#18

.Your mileage may vary. I have no problem with recipes only taking effect the next time, but that’s just me. In fact, I actually like it because this way, on the first run on a new node, for the most part only the top-level cookbook will run. That makes for a quick and reliable bootstrapping mechanism.

If you want to get the best of both worlds, you could always do both:

include_recipe "mycookbook"
node.run_list.add(“mycookbook”)

The recipe will run right away, AND be searchable as soon as the chef run completes (well, OK, after the updated node information has been indexed). On the second run, the cookbook would be called twice, but since chef is declaratory, that shouldn’t matter.

As for your concern about removing recipes - good point. In fact, my pattern does have a somewhat unexpected behavior: if you remove a recipe from the runlist using knife, it will come back on the next chef run. My philosophy on that: don’t do it. If you use a TLC to manage your runlist, then stick with that.

Another option - conceptually very clean, in my mind: think of the “main” cookbook not as a TLC, but as a complete chef run that sets up a different system (namely, the runlist, as well as any attributes, as needed).

If you want this approach, don’t include the TLC in your runlist at all. Instead, write a script that gets called by cron:

chef-client --override-runlist=tlc_cookbook
chef-client

The reason I consider this clean is that in effect, you are simply adding a third phase to a chef run. Instead of compile-execute, we now have setup-runlist/compile/execute.

-----Original message-----
From: Torben Knerr ukio@gmx.de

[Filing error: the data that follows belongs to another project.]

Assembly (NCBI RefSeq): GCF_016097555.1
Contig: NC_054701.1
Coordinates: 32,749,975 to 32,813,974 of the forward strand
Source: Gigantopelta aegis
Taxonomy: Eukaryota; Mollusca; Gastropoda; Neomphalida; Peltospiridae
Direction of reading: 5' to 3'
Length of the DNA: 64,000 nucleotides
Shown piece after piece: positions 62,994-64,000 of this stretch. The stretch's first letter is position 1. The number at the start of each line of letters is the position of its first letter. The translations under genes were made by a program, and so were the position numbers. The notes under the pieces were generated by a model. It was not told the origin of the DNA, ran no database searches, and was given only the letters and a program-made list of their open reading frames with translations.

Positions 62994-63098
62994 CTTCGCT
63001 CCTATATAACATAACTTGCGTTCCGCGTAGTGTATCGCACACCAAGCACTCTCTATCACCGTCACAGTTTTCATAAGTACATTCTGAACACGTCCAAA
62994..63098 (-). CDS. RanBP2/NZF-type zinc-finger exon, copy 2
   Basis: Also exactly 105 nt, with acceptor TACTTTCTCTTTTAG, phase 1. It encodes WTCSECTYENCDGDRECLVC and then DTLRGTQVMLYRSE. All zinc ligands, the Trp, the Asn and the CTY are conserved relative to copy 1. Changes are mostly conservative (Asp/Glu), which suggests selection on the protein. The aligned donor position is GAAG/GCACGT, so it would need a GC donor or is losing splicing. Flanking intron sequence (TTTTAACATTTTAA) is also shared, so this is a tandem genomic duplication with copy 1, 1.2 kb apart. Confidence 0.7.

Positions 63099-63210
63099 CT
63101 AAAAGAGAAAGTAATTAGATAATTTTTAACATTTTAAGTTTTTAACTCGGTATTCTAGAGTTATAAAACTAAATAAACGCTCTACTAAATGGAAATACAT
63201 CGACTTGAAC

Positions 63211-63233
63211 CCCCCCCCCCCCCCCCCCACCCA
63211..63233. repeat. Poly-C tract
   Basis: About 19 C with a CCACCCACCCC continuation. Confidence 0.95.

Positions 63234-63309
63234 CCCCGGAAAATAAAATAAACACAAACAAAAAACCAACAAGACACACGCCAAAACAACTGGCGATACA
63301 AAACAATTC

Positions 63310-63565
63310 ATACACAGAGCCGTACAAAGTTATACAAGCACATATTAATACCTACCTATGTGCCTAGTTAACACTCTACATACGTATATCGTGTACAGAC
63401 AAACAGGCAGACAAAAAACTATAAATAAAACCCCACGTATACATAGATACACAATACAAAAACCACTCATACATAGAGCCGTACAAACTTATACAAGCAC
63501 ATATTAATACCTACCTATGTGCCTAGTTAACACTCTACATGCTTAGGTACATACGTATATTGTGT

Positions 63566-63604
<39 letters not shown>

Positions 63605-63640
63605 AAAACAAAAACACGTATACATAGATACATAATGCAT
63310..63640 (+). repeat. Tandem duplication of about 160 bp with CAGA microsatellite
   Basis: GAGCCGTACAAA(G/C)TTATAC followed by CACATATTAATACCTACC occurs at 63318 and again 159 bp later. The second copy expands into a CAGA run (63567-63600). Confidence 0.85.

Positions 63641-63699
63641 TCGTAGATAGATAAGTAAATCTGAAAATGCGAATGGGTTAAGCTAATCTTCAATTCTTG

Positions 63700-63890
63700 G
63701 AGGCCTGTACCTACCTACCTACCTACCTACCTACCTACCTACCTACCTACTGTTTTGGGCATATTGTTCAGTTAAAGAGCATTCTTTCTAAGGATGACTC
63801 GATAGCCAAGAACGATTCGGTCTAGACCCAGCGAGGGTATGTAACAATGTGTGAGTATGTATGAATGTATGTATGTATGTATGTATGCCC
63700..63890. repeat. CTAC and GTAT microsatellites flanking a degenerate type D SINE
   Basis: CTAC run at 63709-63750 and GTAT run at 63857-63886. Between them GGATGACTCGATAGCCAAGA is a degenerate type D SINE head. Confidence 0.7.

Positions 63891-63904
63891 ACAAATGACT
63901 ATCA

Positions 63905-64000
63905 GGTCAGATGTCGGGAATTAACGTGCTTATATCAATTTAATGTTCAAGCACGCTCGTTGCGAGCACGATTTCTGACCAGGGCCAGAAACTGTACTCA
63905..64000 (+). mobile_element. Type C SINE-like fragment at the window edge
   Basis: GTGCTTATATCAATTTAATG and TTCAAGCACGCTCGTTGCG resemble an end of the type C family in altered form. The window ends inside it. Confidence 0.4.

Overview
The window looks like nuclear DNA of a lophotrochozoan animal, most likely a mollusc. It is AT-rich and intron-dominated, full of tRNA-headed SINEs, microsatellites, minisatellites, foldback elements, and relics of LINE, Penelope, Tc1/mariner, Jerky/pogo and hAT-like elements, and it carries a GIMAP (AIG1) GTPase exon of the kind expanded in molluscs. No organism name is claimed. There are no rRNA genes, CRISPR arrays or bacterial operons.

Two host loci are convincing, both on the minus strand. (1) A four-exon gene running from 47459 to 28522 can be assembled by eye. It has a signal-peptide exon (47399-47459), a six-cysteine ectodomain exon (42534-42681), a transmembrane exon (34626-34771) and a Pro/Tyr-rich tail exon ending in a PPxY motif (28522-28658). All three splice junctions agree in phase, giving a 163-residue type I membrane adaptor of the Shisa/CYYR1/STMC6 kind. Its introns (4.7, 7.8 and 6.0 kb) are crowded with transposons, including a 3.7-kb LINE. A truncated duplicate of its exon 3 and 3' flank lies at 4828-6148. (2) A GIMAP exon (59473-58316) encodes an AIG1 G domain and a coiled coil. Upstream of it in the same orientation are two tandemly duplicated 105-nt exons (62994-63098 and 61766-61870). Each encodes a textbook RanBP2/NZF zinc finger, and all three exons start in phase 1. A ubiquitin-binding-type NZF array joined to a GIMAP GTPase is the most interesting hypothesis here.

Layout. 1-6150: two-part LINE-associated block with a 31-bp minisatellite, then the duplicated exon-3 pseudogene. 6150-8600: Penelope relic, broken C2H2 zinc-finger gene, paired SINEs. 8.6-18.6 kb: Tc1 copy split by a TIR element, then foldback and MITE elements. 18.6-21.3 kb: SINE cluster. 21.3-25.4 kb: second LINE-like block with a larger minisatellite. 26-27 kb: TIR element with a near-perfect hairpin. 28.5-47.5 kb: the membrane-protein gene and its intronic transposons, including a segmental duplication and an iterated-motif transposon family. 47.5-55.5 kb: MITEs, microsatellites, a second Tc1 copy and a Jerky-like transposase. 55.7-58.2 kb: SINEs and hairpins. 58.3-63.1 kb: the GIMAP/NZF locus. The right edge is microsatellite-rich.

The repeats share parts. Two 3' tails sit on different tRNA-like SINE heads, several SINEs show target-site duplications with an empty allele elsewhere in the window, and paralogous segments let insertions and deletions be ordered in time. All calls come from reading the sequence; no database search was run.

Sent: Thursday 14th February 2013 22:33
To: chef@lists.opscode.com
Subject: [chef] Re: RE: Re: Re: Re: Re: Re: Role Versioning?

Am 15.02.2013 07:09 schrieb “Torben Knerr” <ukio@gmx.de mailto:ukio@gmx.de >:

Am 15.02.2013 04:42 schrieb “Kevin Keane Subscription” <subscription@kkeane.com mailto:subscription@kkeane.com >:

For this exact reason, in my own top-level cookbook, I am not using include_recipe, but rather node.run_list.add (actually, I’m using a mix of the two).

Nice, I didn’t think of this possibility yet

The effect is almost the same, but because the recipes are added to the runlist, they are searchable.

One difference is that these recipes will not take effect until the next chef run.

And that would be the dealbreaker for me.

But: you could probably combine both approaches, i.e. using ‘include_recipe’ but then do something like this at the end of the chef run:

ruby_block “get_seen_recipes” do
block do
node.override[“knife_audit”][“seen_recipes”] = node.run_state[:seen_recipes]
node.run_list.clear
node.run_state[:seen_recipes].each do { ¦r¦ node.run_list.add r }
end
action :create
end

Are there any reasons against such an approach? For sure, searches for “recipe:*” would only work after the first chef run of the node, but that would not be a big deal.

Oh wait - this is borken :frowning:

=> if you remove an include_recipe or if that include_recipe is skipped due to a conditional, it would require two chef runs to become effective - ugh :-/

The second difference is that with include_recipe, you have more control over order-of-execution. In my mind, that’s actually a benefit; include_recipe tempts you to think procedurally instead of declaratively.

A third difference is that I don’t need to declare all the cookbooks as dependency in my top-level cookbook. With include_recipe, I may have dependencies on many cookbooks that aren’t even relevant to a particular server. It makes it easier to have a single top-level cookbook for all my servers and use a big case statement to distinguish the servers.

Of course you can still declare a dependency in the metadata if you need it to lock down a version number. You just don’t have to do it for all your recipes.

-----Original message-----
From: Torben Knerr <ukio@gmx.de mailto:ukio@gmx.de >
Sent: Thursday 14th February 2013 14:21
To: chef@lists.opscode.com mailto:chef@lists.opscode.com
Subject: [chef] Re: Re: Re: Re: Re: Role Versioning?

The only but very very big limitation of the “application cookbook” / “role cookbook” / “top level cookbook” pattern is that due to the include_recipes the included recipes don’t show up in the run_list anymore and thus you can’t search for them (which breaks many of the community cookbooks, e.g. apt).